Before this race, Gillespie was as establishment as an establishment Republican could be, aligned closely with George W. Bush, who has made his distaste for Trump’s viciously divisive politics clear.He typified a coolheaded, practical approach to politics. He was more tradesman than ideologue.Until the last few months, when he utterly transformed.The impression he left on voters was an ugly one, and he and the GOP have nothing to show for it.That should scare Republicans most of all.Frank Bruni is a columnist for The New York Times.More from The Daily Gazette:Foss: Should main downtown branch of the Schenectady County Public Library reopen?EDITORIAL: Thruway tax unfair to working motoristsEDITORIAL: Urgent: Today is the last day to complete the censusEDITORIAL: Find a way to get family members into nursing homesEDITORIAL: Beware of voter intimidation Ralph Northam will be the state’s next governor.That’s a gigantic relief, because a Northam defeat would have prompted a Democratic meltdown — and rightly so.In statewide races, Virginia is increasingly blue: Hillary Clinton beat Donald Trump there by 5 percentage points a year ago.And Trump’s ceaseless assault on propriety, decency and ethical, responsible government is supposedly firing up liberals as never before. Virginia on Tuesday was the place to demonstrate that. The demonstration was convincing.Not only did Northam beat his Republican opponent, Ed Gillespie, by about 9 points — a margin of victory larger than either Clinton’s or the 2-point advantage that ushered the state’s current Democratic governor, Terry McAuliffe, into office four years ago — but Democrats also performed strongly in other Virginia races.So strongly, in fact, that one Democrat, Danica Roem, unseated a longtime Republican incumbent in the House of Delegates and will become the nation’s only openly transgender state representative.The history that she made flies squarely in the face of the bigotry and divisiveness that Trump sows. Politically speaking, there are eons between now and then, and the Virginia governor’s race had facets all its own.But there are reasons for Republicans to be very afraid.One is that Northam outperformed Clinton without being a particularly energetic, forceful candidate.Republicans should also worry that they’ve oversold themselves on the moderate-progressive divide in the Democratic Party and how severely Democrats would be hobbled by it.“If the Virginia results showed anything, it’s that ideological purity isn’t necessary to win in the Age of Trump,” Lis Smith, a Democratic operative who worked for McAuliffe, told me Tuesday night.“Northam came out as a two-time George W. Bush voter, and he failed some key liberal litmus tests. Still he won.”In rooting for a Gillespie victory, the GOP was looking for something larger: an assurance that a Republican in a swing state or swing district could find the right recipe for energizingTrump supporters without alienating Trump skeptics. Categories: Editorial, OpinionAlthough at times over the last week it seemed that Democrats were doing their damnedest to lose the Virginia gubernatorial race, they failed in that endeavor, which is to say that they succeeded at the polls. Gillespie’s answer was to keep Trump at arm’s length physically but not spiritually.So while he never — not once — had Trump stump for him in Virginia, he parroted the president’s tough talk about criminals and immigrants and denounced professional football players who didn’t stand for the national anthem.Trump didn’t cry foul during the campaign, but he did on Twitter on Tuesday night, griping that Gillespie “worked hard but did not embrace me” and showing again that he’s all too content to spar publicly with lawmakers and candidates in his own party.Republicans should be afraid for that reason as well.Beyond the returns, this was a governor’s race that made the skin crawl, which is to say that it was a sufficiently accurate mirror and microcosm of American political culture in the Age of Trump.Partisan groups and panicked candidates trafficked in overblown fears, appealed to the worst in voters and debased themselves in pursuit of their prize — reasoning, I suppose, that dignity could be recovered on the far side of ugly victory. I’m not sure that’s ever wholly true.Gillespie’s campaign “has not been just a dog whistle to the intolerant, racially resentful parts of the Republican base; it’s been a mating call,” wrote The Washington Post in a blistering — and wholly warranted — editorial that noted what many other observers were also fascinated by: how radically Trump’s ascendance and omnipresence changed the way Gillespie comported himself, a transformation with dark implications for the GOP and scary ones for America. Just when we needed a sign that his America is not all of America, Virginia came to the rescue and gave us one.And I guarantee you that the Republicans up for re-election in 2018 saw it, shuddered and will spend the next weeks and months trying to figure out just how much trouble their party is in and precisely how to repair it.Democrats are exceedingly familiar with that feeling.The returns in Virginia suggested that Trump antipathy is indeed real and that it is definitely animating.“Virginia shows that in non-red states, Trump is a heavy load for Republican candidates to carry,” the Democratic strategist Doug Sosnik told me late Tuesday night.Does it mean that Democrats can wrest one chamber of Congress from Republican control in 2018?Impossible to say.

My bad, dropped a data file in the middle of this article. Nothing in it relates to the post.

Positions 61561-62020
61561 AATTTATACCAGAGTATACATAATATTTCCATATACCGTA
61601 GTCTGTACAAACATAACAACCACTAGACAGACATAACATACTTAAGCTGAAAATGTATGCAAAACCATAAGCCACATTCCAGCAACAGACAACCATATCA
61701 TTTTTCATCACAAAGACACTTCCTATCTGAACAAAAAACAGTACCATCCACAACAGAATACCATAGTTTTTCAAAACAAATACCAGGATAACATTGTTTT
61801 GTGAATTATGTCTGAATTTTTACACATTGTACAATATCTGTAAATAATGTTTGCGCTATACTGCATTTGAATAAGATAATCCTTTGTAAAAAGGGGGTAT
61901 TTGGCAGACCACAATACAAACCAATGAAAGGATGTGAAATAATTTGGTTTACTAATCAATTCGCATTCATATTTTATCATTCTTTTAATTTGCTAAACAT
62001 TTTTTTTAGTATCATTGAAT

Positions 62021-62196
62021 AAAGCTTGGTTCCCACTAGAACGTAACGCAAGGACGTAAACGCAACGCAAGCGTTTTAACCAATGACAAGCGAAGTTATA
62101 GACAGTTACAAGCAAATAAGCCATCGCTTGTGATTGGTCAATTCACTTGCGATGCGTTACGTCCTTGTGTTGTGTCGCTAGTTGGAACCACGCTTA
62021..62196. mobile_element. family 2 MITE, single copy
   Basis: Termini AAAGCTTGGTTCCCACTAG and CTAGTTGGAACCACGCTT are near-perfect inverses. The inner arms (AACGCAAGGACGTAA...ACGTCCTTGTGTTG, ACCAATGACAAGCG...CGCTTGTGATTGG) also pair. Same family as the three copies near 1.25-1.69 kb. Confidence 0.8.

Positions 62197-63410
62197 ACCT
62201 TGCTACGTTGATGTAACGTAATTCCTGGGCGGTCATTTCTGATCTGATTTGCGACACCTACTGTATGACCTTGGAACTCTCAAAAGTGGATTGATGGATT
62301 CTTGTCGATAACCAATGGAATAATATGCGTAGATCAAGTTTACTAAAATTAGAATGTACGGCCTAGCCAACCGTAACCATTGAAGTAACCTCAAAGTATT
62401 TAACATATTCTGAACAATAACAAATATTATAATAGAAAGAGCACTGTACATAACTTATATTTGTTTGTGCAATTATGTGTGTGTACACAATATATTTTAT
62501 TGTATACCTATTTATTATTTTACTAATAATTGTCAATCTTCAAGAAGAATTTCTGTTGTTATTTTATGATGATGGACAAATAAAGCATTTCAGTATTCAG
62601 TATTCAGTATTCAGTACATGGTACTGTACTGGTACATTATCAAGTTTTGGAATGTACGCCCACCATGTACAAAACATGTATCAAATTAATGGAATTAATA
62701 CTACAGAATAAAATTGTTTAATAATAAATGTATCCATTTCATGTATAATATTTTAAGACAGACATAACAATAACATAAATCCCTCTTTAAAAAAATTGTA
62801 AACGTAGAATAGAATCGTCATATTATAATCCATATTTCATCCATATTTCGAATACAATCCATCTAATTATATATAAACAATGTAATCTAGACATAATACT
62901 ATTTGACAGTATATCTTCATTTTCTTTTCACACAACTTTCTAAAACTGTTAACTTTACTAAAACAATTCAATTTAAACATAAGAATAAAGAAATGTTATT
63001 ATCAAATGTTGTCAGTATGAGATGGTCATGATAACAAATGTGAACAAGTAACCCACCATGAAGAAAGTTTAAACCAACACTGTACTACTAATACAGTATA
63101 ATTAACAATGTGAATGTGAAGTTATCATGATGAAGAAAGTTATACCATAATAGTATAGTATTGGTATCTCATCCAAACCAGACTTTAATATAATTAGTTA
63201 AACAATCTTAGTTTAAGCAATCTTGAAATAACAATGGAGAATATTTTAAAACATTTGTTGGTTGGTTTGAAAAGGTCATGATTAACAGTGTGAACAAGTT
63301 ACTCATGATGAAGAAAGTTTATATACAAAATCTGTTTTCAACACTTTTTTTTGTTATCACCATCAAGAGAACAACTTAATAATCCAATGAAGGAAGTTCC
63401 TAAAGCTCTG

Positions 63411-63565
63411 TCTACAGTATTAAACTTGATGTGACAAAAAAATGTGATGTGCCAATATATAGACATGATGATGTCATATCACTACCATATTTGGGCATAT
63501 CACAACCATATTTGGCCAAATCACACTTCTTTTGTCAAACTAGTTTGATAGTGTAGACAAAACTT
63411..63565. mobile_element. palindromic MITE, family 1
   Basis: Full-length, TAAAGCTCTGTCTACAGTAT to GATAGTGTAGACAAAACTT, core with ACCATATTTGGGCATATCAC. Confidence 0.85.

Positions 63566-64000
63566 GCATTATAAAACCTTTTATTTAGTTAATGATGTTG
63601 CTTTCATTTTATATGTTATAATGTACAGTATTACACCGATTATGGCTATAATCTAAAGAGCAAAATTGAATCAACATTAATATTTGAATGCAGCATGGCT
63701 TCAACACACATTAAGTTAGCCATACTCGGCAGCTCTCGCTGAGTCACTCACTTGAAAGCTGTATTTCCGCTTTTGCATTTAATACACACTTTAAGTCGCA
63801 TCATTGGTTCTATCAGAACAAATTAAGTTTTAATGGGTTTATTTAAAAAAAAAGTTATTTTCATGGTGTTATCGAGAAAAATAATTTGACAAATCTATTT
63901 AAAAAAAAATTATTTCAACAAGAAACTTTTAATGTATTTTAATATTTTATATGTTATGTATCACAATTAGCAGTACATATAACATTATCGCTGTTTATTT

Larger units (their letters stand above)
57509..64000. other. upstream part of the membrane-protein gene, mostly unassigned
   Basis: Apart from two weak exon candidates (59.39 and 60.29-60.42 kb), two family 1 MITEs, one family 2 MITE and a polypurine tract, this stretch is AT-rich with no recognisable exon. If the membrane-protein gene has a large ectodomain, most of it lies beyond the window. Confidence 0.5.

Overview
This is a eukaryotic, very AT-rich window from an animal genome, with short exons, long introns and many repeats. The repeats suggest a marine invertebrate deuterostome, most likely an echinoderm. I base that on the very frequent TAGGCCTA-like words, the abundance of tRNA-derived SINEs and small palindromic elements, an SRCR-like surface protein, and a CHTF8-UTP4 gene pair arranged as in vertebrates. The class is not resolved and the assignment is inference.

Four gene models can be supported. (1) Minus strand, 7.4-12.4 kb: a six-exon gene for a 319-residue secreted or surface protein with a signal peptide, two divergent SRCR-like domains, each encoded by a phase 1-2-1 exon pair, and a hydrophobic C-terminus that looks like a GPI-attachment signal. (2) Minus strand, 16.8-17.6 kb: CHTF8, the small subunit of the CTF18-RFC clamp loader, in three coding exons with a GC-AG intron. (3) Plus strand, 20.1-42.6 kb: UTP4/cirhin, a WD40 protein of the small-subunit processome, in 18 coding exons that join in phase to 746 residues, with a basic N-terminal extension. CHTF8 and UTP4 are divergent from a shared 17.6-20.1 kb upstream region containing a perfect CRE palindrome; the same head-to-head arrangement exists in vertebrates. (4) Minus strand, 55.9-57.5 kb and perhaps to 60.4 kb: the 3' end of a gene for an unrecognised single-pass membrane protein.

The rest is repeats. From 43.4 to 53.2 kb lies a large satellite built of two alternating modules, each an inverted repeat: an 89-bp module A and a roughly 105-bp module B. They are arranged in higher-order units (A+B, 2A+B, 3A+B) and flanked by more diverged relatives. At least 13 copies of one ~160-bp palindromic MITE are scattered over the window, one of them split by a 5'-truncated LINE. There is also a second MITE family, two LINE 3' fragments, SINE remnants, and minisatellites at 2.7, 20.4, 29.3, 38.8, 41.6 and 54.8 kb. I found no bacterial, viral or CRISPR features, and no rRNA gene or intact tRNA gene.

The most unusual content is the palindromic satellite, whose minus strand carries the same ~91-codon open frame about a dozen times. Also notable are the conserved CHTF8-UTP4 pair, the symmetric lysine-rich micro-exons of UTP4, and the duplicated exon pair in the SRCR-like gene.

Despite losing the weekend series to No. 9 Arizona State, the USC baseball team heads into an afternoon game at Loyola Marymount with a certain amount of good vibes partly thanks to junior left-hander Sean Silva.Silva was named the Pac-12 pitcher of the week after allowing only one hit over six innings in his second-ever career start on Friday against ASU. Silva’s strong outing set up freshman right-hander Brent Wheatley to contribute three hitless innings in relief and led the Trojans to a 5-0 victory. The combined one-hitter is a feat that hasn’t been accomplished at USC since 1996.“We’re going to need more of that from him,” USC head coach Dan Hubbs said about Silva’s start.In fact, the Trojans are going to need more of that dominance in the clutch from another pitcher, but Hubbs doesn’t know who that will be yet.Silva stepped in for the start to replace injured junior pitcher Bob Wheatley, and the resulting substitutions have left the midweek starter slot to be determined on a week-to-week basis. As of Monday afternoon, Hubbs still didn’t know who he was going to send to the mound against the Lions.“If I had to guess right now I’d say [freshman Brooks] Kriske, but I don’t know yet,” Hubbs said. “I’m working on it.”Kriske made his first start last month against Louisville and has a 3.31 ERA over just 16.1 innings of work, primarily out of the bullpen. Hubbs also tossed around Brent Wheatley’s name in consideration.In any case, USC will be testing its luck on the dish Wednesday, and the rest of the team’s strategy similarly relies on a series of ifs.“If we throw strikes and are able to mix and match, I think we’re going to be in good shape,” Hubbs said. “Sometimes you just don’t know how those Tuesdays are going to pan out.”But uncertainty and hypotheticals don’t end there. The team is currently licking its wounds after starting pitchers who surrendered dreaded “big innings.”Against Cal State Fullerton, the Trojans jumped ahead to an early 2-0 lead, only to give up six runs in the next inning in what would be a 6-4 loss. In the rubber match against the Sun Devils on Sunday, USC allowed a five-run second inning, ultimately losing 6-5. The effect that those two innings had on the outcomes of the games speaks for itself.“If we limit that to one or two runs, we win the game both times,” Hubbs said.In both “big-inning” games, the Trojans let the game slip away early but were able to fight back each time and cut the deficit to within a couple of runs. Even if it showcases the team’s resilience, those come-from-behind situations are ones Hubbs prefers to avoid, especially since most of them occur because of missed opportunities.In compliance with the ongoing theme of the season, USC left runners stranded on third base with fewer than two outs multiple times in Sunday’s loss and were only able to plate one run on a sacrifice fly with the bases loaded and no outs. For the time being, that clutch hit remains elusive.“If we get that big hit instead of that sac fly, we win the game,” Hubbs said.It’s not enough for the Trojans to say they can turn things around if everything goes right. The same could be said for any team. Instead, what USC needs is consistent performance.And there’s reason for hope. Some young players are starting to step out of that “if” shadow and show that they have more than just the potential to do well.Hubbs praised freshmen outfielders Timmy Robinson, who went 2-for-4 on Sunday and knocked in the team’s first run, and Turner Clouse for his competitive at-bats.“We’re getting a lot of production out of younger players, guys we’re going to have back next year,” Hubbs said.The keys for the game against LMU — and for the rest of the season for that matter — are to capitalize on their consistency and continue to repeat their successes.The Trojans don’t know yet which pitcher they’ll be behind on the mound tomorrow but will take the field at 3 p.m. regardless.